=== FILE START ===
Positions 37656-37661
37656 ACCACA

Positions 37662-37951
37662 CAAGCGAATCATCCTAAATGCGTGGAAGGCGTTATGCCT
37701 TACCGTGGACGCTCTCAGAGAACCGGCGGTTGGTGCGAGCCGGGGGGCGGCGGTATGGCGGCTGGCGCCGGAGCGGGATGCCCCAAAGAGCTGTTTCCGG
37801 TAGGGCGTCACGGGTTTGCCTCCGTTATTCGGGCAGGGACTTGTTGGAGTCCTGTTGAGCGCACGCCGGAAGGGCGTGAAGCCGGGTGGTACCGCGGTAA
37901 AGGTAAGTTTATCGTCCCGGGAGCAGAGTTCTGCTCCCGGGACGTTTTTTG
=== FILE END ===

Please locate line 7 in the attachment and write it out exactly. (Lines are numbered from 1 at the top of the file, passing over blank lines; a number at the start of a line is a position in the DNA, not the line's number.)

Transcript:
37901 AGGTAAGTTTATCGTCCCGGGAGCAGAGTTCTGCTCCCGGGACGTTTTTTG